It is easy to believe that we are confused about each others positions, because of disagreements such as your continual statement that I think that rights exist in a vacuum and my statements that rights are compared with each other (I understand that they are not in a vacuum) to resolve disputes about the collision of those rights.

    So, I ask that you present your position, once again, so that the confusions generated by the scattered comments can be dismissed and replaced with a clarity that allows us to be sure that the rest of us understand your position without the misconceptions that we apparently have gained over the past week. That could help us to understand and may finally convince us that your position is the correct position.

    I really want to take your position seriously, and I really want your position to be one that favors freedom and liberty, as with so many of your other positions.

    I am patient. Please take your time putting it together, even if you don’t post it until after the weekend.

    As a starting point, I understand your position to be:
    The customer may require that a shopkeeper perform services even when such services violate her religion. Thus, the customer’s right to service, convenience, and happiness are superior to the shopkeeper’s First Amendment protected rights. The state may seize the shopkeeper’s property until she complies with the customer’s requirements, or put her out of business if she refuses to violate her religion. Because the shopkeeper runs an open-to-the-public establishment, she is required to serve all customers in this manner.

    What I do not understand is the clause in the Constitution that puts the customer’s rights ahead of the shopkeepers, and where in the shopkeeper’s bible she is required to violate her bible or religion in favor of the customer’s desires. I also do not know what American tradition of doing business and/or where in the Uniform Commercial Code or in law the customer may insist that the shopkeeper violate her religion.

    Please explain where I am wrong and correct it.

  • Cotour

    One more time:

    First: The state is not forcing her to do anything other than treat all of her customers / the public equally. What they are saying is that she can not offer her service or product to one customer and then because another customer is personally offensive to her or her religion she tells them that she will not be providing the very same service or product to them. The state calls that discrimination and they are correct. Again, this is the real world, not the hypothetical world.

    Second: I do not believe there is a threat from the state to confiscate anything or “ruin” her as the rhetoric implies, that is the emotionalizing of the situation by those who want to villanize the state (read, her lawyers, its strategy) and the customers in order to create public outrage, that’s called spin or PR. There may or may not be a fine of $2000.00 and the customers are demanding the sum of $7.91 for their inconvenience. A warning and some education on the subject from the state would be just fine here for me. And I am not diminishing her plight here, no one wants to be interacting with the law when its really not necessary, especially when you believe one thing and it does not quite jive with another.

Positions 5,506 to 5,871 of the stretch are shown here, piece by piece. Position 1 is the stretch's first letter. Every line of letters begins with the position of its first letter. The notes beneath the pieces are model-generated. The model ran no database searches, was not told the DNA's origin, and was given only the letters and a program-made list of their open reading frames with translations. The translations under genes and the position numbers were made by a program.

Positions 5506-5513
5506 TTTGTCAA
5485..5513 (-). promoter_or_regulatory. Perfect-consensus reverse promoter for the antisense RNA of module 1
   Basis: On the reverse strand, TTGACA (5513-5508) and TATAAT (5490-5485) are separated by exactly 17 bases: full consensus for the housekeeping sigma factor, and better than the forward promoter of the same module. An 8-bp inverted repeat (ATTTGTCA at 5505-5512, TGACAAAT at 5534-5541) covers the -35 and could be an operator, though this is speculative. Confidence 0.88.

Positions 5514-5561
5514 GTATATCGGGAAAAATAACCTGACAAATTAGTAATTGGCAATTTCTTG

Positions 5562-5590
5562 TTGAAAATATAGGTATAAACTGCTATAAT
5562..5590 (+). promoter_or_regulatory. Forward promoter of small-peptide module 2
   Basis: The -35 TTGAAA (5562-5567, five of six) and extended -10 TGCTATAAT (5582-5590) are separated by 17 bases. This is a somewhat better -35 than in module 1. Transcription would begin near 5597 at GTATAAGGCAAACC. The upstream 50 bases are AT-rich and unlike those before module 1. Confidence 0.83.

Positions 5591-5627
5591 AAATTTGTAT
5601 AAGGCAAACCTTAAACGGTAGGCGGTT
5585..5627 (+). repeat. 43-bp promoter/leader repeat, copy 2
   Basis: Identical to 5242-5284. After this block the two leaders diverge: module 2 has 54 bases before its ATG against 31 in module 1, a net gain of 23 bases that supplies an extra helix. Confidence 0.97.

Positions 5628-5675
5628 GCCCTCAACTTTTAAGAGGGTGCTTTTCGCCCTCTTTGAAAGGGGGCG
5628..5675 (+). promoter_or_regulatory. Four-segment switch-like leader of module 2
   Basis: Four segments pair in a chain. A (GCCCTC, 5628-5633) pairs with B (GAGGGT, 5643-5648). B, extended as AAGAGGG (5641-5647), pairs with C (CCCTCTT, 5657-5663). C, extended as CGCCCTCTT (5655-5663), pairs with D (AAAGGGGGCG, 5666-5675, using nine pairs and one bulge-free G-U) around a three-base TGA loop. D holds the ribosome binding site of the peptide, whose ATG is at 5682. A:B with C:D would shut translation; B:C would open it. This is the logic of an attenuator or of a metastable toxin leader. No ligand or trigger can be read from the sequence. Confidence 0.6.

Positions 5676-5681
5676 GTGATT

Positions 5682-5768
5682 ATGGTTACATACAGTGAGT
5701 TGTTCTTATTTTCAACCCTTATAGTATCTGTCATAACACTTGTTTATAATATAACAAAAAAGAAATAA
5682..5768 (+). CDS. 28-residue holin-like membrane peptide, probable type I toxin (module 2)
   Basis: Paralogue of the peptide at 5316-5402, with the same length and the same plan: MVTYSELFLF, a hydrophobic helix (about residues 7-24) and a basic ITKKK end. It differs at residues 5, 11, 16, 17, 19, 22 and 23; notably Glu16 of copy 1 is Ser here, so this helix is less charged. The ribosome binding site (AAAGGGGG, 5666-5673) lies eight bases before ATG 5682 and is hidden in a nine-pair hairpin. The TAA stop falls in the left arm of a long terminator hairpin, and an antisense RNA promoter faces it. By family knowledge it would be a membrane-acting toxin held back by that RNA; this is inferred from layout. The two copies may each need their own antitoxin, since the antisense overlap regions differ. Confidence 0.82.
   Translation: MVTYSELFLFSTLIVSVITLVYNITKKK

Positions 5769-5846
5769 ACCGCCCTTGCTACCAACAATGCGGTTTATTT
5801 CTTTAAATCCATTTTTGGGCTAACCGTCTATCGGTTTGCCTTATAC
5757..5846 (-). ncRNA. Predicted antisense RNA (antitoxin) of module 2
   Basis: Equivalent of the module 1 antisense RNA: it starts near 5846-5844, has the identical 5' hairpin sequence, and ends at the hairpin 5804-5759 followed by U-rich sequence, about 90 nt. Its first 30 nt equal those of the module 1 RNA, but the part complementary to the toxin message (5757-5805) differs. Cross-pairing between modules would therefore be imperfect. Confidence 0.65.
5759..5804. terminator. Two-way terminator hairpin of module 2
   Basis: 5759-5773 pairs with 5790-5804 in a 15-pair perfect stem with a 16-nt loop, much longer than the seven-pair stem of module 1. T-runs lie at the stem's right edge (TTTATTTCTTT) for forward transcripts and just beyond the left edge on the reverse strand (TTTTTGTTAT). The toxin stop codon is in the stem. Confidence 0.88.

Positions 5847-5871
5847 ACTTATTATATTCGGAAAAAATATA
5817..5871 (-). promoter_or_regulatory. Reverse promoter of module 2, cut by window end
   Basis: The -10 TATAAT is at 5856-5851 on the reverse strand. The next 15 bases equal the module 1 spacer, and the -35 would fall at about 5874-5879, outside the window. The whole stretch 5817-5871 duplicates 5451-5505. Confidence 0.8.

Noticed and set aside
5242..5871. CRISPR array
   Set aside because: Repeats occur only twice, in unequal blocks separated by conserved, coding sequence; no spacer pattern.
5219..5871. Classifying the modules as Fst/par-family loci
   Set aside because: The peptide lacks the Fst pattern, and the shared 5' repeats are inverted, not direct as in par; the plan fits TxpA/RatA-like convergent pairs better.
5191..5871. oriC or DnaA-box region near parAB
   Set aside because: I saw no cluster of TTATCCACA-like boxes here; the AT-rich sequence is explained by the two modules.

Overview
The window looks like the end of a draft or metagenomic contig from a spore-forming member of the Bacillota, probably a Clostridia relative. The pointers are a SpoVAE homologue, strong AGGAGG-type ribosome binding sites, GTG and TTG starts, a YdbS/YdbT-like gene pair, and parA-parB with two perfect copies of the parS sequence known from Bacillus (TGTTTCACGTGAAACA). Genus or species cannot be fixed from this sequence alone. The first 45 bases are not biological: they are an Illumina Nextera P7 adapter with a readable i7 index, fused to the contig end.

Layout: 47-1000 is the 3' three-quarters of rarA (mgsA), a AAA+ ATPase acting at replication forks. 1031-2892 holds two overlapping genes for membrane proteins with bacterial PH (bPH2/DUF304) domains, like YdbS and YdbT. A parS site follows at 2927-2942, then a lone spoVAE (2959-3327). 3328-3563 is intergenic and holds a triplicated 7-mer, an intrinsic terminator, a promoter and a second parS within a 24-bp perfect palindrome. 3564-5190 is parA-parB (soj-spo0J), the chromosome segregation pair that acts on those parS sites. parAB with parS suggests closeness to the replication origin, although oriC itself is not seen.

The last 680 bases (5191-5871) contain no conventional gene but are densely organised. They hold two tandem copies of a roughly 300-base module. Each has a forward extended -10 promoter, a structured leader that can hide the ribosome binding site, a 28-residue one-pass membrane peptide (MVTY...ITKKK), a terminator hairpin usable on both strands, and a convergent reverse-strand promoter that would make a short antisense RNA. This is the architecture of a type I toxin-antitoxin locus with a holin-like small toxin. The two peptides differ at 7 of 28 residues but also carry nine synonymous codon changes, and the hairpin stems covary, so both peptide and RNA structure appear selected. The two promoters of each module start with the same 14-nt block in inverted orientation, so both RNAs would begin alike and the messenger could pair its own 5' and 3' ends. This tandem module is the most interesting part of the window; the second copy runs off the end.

“The customer may require that a shopkeeper perform services even when such services violate her religion.”

    The customers are not requiring the shop owner to perform anything other than provide equal service or products to them in her open to the public shop as she would provide to any one else. She supplies flowers to her customers for their weddings so for her to cite that because of an offence to her religion she is going to single out and refuse to sell her flowers to these particular customers but would be willing to sell her flowers to anyone else that is where her problem originates.

    The woman who in her private life is apparently religious has chosen to operate a business that is open to the general public and the business is licensed by the state within which she operates it. Anyone who operates a business in the United States operates within some form of entity / sanction of the state within which they operate, a DBA, a sole proprietorship, a corporation, an LLC, a non profit etc. some form of entity which is granted by the state.

    In addition to the state granting their entity some of these company’s collect sales taxes from their operations and to a degree are agents of in addition to being citizens of the state and being an agent of the state and being empowered to operate as one of the many entities that one can operate within which ever state, there is an obligation to operate the business according to the duly passed laws of that state. Like it or not the state controls here, but the rules are generally few, generally reasonable and they are easily followed. Not like 150 years ago but we live in 2015.